By: Alma Flor Ada and F. Isabel Campoy / Illustrated by: David Diaz

An invitation to learn about an increasing population.

Juanita lives in New York and is Mexican. Felipe lives in Chicago and is Panamanian, Venezuelan, and black. Michiko lives in Los Angeles and is Peruvian and Japanese. Each of them is also Latino.

Thirteen young Latinos and Latinas living in America are introduced in this book celebrating the rich diversity of the Latino and Latina experience in the United States. Free-verse fictional narratives from the perspective of each youth provide specific stories and circumstances for the reader to better understand the Latino people's quest for identity. Each profile is followed by nonfiction prose that further clarifies the character's background and history, touching upon important events in the history of the Latino American people, such as the Spanish Civil War, immigration to the US, and the internment of Latinos with Japanese ancestry during World War II.

Alma Flor Ada and F. Isabel Campoy's informational yet heartwarming text provides a resource for young Latino readers to see themselves, while also encouraging non-Latino children to understand the breadth and depth of the contributions made by Latinos in the US. Caldecott Medalist David Diaz's hand-cut illustrations are bold and striking, perfectly complementing the vibrant stories in the book.

Yes! We Are Latinos stands alone in its presentation of the broad spectrum of Latino culture and will appeal to readers of fiction and nonfiction.

Find out more about Yes! We Are Latinos including activities for the classroom.

Maximum quantity available reached.

This video from YesWeAreLatinos.com was created at Bancroft Elementary School, a bilingual Public School.

On it, different students from Kinder to 5th Grade say the lines of the poem “Bilingüe” from Alma Flor Ada, to express the advantages they have because they are learning to speak two languages.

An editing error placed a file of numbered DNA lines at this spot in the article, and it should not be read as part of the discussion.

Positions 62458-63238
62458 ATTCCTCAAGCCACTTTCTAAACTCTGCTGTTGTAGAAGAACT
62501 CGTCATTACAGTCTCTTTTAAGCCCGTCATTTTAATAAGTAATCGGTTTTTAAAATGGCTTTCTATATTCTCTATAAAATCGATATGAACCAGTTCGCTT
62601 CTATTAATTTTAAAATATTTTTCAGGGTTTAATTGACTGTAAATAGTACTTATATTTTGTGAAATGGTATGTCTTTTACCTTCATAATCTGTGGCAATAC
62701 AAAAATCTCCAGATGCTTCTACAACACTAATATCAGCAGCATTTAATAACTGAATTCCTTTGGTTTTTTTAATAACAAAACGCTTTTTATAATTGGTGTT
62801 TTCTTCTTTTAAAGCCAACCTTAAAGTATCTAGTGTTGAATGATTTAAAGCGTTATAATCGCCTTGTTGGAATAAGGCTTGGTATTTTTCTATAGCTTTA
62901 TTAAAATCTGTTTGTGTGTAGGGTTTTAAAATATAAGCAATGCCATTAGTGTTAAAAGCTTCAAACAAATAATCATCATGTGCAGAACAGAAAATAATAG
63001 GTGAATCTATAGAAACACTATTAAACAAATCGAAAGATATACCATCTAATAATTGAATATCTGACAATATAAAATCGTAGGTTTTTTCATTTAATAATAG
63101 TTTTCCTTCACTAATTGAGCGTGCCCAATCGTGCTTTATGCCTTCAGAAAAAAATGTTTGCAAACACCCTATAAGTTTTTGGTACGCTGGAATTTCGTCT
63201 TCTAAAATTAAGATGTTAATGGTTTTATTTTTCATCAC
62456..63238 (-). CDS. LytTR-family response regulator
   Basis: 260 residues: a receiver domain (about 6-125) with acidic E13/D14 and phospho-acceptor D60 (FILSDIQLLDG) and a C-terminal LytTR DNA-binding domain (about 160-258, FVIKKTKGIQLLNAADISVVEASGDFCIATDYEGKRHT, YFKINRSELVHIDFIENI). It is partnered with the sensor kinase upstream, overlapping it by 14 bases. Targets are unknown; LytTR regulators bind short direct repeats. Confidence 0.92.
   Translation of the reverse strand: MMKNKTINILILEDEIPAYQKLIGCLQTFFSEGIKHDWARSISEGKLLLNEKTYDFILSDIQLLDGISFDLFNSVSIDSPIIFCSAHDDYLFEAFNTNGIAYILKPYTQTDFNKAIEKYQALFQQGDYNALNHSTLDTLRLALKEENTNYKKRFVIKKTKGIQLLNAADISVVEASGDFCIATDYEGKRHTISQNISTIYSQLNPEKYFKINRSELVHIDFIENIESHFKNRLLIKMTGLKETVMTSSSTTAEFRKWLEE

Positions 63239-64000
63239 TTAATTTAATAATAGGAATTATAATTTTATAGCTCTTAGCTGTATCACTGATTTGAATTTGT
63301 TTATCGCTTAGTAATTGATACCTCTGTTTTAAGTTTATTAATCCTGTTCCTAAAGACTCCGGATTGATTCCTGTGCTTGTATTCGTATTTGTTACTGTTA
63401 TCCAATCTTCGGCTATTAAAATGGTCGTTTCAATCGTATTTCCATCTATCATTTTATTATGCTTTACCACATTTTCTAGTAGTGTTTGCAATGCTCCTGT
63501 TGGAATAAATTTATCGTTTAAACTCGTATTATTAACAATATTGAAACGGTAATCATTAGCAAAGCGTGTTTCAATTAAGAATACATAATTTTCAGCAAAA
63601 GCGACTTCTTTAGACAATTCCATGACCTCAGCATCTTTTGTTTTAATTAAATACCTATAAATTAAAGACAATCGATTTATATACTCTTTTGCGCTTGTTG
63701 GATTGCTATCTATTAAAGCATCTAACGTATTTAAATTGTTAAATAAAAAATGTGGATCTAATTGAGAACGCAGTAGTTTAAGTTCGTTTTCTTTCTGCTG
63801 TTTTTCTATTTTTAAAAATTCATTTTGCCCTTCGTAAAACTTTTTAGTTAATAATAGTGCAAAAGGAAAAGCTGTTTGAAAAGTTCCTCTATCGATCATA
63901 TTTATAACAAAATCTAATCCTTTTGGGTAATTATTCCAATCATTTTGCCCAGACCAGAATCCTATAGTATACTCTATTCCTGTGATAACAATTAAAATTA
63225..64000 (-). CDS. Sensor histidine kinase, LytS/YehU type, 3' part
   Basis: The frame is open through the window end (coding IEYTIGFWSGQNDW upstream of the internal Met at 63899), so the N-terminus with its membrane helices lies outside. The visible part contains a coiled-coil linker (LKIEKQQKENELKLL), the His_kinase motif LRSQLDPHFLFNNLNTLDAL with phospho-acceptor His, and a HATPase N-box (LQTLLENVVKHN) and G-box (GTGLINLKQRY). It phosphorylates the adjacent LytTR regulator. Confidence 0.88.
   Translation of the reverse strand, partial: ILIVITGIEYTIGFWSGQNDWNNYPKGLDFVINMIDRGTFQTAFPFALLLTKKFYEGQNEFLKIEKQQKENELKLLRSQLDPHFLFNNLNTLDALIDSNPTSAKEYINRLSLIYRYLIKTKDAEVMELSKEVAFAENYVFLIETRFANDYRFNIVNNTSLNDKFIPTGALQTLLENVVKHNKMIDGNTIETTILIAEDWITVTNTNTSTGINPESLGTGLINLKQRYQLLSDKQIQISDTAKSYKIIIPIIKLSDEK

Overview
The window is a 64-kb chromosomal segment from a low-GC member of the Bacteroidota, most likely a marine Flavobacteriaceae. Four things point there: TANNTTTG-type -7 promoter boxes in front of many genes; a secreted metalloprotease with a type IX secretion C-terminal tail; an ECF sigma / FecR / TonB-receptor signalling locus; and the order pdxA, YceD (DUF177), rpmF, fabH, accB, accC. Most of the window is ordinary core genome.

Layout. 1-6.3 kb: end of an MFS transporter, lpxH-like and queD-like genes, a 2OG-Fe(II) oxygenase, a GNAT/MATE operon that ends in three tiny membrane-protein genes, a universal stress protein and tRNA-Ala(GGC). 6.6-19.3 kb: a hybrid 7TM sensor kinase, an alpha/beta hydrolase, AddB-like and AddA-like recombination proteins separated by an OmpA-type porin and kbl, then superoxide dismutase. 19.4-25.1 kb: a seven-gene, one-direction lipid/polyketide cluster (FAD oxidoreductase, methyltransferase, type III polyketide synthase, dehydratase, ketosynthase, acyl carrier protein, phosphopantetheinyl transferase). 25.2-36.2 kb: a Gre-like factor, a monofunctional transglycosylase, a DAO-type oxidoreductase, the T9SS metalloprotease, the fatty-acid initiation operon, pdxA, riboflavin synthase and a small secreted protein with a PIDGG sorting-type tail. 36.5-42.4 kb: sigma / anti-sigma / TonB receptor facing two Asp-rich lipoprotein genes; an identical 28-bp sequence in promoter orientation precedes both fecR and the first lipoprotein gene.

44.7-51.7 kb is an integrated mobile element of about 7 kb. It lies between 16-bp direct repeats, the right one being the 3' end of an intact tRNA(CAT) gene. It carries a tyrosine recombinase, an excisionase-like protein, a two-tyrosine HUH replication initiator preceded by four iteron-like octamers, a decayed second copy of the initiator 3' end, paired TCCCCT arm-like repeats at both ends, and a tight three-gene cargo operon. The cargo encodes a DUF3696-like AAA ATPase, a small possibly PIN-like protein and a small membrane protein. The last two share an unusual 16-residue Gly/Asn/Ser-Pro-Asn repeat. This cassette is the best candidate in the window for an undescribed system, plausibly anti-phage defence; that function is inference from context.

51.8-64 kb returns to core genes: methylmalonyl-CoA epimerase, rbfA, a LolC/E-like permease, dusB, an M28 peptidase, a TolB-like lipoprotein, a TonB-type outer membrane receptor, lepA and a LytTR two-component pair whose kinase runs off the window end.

Alma Flor Ada, author

Alma Flor Ada is the author of hundreds of books, including Under the Royal Palms, a Pura Belpré Award winner and Tales Our Abuelita Told: A Hispanic Folktale Collection co-authored by F. Isabel Campoy. She lives in the San Francisco Bay area.

Read more about Alma Flor Ada.


F. Isabel Campoy, author

F. Isabel Campoy is the author of more than one hundred books of poetry, art, biography, and folklore for children, including Rosa Raposa and ¡Pío Peep!, co-authored by Alma Flor Ada. She lives in the San Francisco Bay area.

Read more about F. Isabel Campoy.


David Diaz, illustrator

David Diaz is the acclaimed illustrator for dozens of books for young readers including his debut picture book Smoky Night, which was awarded the Caldecott Medal, and Martín de Porres: The Rose in the Desert, winner of the Pura Belpré Illustrator Award. He lives in Carlsbad, California.

Read more about David Diaz.

  • A Junior Library Guild Selection
  • International Latino Book Award
  • NCTE Notable Poetry List

Publishers Weekly

The authors of Tales Our Abuelitas Told shape fictional portraits of 13 young people living in the U.S., who have diverse experiences and backgrounds but share a Latino heritage. The first-person narrative poems range from reflective to free-spirited, methodical to free-association. A boy in Detroit dreams of opening a hospital in his family’s native Dominican Republic; a Puerto Rican girl wants her parents to support her dreams of attending college, rather than splurge on "an elaborate party—/ a quinceañera production"; and two friends—one Guatemalan, one Peruvian—are learning the native language of their Chinese and Japanese grandparents. In the most resounding monologue, a Hispanic Native American shares advice from his brother that crystallizes the book’s message: "Never forget who you are." Informative nonfictional interludes succinctly address relevant subjects, including immigration, the challenges migrant workers face, and Cuba-U.S. history. Diaz’s (Smoky Night) angular, hand-cut b&w illustrations are reminiscent of woodblock prints, balancing images from the past and present. An eye-opening and thoughtful celebration of cultural identity.